4.4.18 — A Flatbed Up to Nature

As a follow-up to last time on “Thinking Machines,” allow me a late review that somehow fell through the cracks. I also bring them together, with more on art and technology, as a longer review and my latest upload.

Art, they say, holds a mirror up to nature—but, honestly, why bother? Why not bring nature to art? Simply place it on the glass of a photocopier, close the lid, and push a button.

And artists have, with what the Whitney just recently called “Experiments in Electrostatics,” through March 25. The small show of works in series from its collection infiltrates the museum’s education department, which itself looks like the offices of a small business and probably has a copier. What could be more natural?

The medium seems only natural for an artist even now, working a day job that uses up way too much time and way too much paper. Imagine the temptation of the copy machine, at the office for free. There was even, briefly, an International Society of Copier Artists with hundreds of members and a show in Italy in 1986. Yet no small part of the machine’s appeal was its novelty. The company that later became Xerox had produced one as early as 1948 and brought it to market in 1959, but Robert Whitman still marveled at it in 1974, when he placed oranges on its bed. Edward Meneeley must have felt that he had entered the very heart of the beast at IBM in 1966.

Nature in their hands takes quite a beating, as is only natural, but emerges with a greater glow. The oranges take on a stranger and deeper coloring from the machine’s charged particle beams—and from Whitman’s use of fabric for equally colorful backgrounds. Meneeley’s grainy verticals might pass for Minimalism in monochrome or, up close, biomorphic abstraction, but they derive their patterning from office supplies and other detritus at IBM. A fourth artist, Lesley Schiff, blurs the borders of nature and artifice once again in 1981. The hand holding a tulip belongs to a mannequin, and the floral vision on which they rest belongs to more fabric. Yet the hand looks ever so real from its very awkwardness, and the tulip has turned a blood-stained white.

Their ghostliness has a precedent in photograms, or what Man Ray called his Rayograms. So does holding objects right up against the plane that will take their impression. Sheets from ISCA would have looked at home in Dada in Zurich at that, like the face of the medium’s creator in 1938, Chester Carlson, corrupted by cryptic signs as in a collage. Yet there is no direct imprint on the glass plate, unlike with photograms. The device mediates the results after all, much like a camera. Schiff alters the image further through copier settings and by lifting the lid.

The medium also anticipates art’s turn to newer technologies—the very technologies that led just this year to the demise and acquisition of Xerox. David Hockney was already working with a fax machine, but artists are still duplicating, manipulating, and duplicating again thanks to scanners, printers, and Photoshop. Every device promises to deliver on the perfect copy, much like a camera, and every device moves a step or two further from the original. Think of photography approaching painting and painting approaching photography. Think of those frustrating days in the office with toner running low, smears, and paper jams. A postmodern critique of the “originality of the avant-garde” takes on new meaning.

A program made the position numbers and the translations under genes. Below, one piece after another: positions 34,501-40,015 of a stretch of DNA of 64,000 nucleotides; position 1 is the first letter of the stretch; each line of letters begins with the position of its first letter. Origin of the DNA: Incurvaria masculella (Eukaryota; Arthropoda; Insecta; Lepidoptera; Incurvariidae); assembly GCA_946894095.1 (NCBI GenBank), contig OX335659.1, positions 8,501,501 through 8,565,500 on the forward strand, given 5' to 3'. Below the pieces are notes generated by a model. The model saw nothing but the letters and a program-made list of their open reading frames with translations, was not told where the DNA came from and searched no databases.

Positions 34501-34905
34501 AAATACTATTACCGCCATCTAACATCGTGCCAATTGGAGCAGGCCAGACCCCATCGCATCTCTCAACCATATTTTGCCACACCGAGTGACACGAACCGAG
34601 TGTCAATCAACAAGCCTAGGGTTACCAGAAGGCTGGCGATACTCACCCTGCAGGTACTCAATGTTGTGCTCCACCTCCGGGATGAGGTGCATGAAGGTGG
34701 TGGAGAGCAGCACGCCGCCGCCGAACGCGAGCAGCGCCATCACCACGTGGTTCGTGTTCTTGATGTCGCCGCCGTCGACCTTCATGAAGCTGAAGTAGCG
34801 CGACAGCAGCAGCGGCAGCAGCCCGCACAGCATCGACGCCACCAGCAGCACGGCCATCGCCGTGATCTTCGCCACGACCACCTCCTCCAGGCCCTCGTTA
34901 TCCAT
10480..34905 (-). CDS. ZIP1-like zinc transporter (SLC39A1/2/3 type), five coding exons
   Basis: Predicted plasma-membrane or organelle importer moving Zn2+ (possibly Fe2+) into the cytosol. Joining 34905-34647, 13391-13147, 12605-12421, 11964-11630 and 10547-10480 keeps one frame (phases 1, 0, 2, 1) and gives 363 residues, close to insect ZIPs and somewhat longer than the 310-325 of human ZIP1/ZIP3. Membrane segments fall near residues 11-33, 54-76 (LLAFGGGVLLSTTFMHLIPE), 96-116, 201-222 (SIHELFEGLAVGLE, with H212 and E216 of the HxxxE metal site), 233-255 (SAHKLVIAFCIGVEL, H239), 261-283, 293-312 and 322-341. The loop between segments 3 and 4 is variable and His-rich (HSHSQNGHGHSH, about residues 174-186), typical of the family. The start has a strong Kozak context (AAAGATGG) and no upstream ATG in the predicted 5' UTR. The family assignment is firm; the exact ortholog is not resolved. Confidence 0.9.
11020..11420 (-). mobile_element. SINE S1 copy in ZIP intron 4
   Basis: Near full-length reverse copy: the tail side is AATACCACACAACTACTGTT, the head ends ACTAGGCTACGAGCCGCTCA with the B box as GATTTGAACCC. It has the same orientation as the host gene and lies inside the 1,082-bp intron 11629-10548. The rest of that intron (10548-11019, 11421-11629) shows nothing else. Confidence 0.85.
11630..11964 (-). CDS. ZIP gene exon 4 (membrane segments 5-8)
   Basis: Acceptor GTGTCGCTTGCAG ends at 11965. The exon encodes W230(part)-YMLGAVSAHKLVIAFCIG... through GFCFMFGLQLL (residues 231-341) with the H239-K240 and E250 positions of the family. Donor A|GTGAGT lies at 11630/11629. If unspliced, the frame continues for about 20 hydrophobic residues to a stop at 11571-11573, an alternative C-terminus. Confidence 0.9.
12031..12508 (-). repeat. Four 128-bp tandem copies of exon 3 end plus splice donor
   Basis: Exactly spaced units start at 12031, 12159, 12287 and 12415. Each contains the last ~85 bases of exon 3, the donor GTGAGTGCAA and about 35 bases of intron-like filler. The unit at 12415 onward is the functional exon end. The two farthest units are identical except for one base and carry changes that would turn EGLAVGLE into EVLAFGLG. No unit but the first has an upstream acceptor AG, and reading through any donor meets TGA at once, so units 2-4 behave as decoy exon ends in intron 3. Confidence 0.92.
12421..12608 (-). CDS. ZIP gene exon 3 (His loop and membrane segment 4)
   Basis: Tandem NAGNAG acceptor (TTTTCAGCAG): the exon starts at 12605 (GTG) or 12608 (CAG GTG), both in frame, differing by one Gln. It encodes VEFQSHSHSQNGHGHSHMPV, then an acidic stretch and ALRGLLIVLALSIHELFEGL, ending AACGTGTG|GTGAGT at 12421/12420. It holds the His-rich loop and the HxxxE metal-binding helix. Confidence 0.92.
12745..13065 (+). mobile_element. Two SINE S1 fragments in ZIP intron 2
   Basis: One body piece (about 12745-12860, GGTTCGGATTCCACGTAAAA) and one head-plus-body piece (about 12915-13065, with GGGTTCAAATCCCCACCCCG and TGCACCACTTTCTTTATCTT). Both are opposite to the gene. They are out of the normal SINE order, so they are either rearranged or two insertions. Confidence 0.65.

This art is self-referential, like the portrait of Carlson above the word Xerografia, but not only self-referential. Schiff points to nature’s transience in her series title, Seasons, along with her imagery and variety. And the transience can easily become a threat. A gyroscope spins in a dark woods, while the plastic props in a fishbowl come to life. A beachball in three colors looks like the blade of a knife, and the mannequins continue their role as flaccid, vulnerable, and fragmented bodies. With every copy, they seem to say, something is lost and something else refuses to go away.

Read more, now in a feature-length article on this site.

2.21.18 — Your Presence Is Required

Toyin Ojih Odutola left Nigeria for the United States at age five, but it will not let go. As one title puts it, she is not just between continents, but Between the Margins.

At the Whitney through February 25, Odutola pictures a young adulthood that she could never have had, in two interlinked families that she might feel privileged to call her own. They survey the family seat and unclaimed estates, with a bottle from the family vineyard on the floor. They maintain an office as representatives of the state. They may also feel trapped by the very demands that they have placed on others and themselves. Toyin Ojih Odutola's Between the Margins (courtesy of the artist/Jack Shainman, 2017)They go through with barely a smile through the milestones of a marriage, a pregnancy, and the first night at boarding school—when the next generation can or must stand on their own. When an invitation that “requires your presence” lies unanswered on a massive desk, it sounds like an injunction on both the recipient and the art.

Odutola cannot let go of the past, but not in the way of many today. A new academicism has gained in popularity among African American artists, to assert pride in themselves, their ancestry, and life on the street. It rejects “post-black identity,” but also turns aside from racism, police killings, and southern history. With Mickalene Thomas and Barkley L. Hendricks, it adopts an overlay of portraiture and glitter. It helps explain why Barack and Michelle Obama have chosen Kehinde Wiley and Amy Sherald for their official portraits. It may put in question the very status of modernity—and so, far more knowingly, may Odutola’s Nigeria.

She, too, has a command of both realism, informed by European and American art, and “Pattern and Decoration.” She works in charcoal, pastel, and pencil on the scale of painting. They allow the precise outlines of a face, a figure, or a bridal veil, but also quick scrawls for a handwritten letter or grass. She poses newlyweds in front of wallpaper, an intricate architecture, patterned flooring, and an equally patterned rug. Highlights snake across faces. They belong less to depth than to the picture plane, and they make porcelain skin tones and reserved expressions more unyielding as well.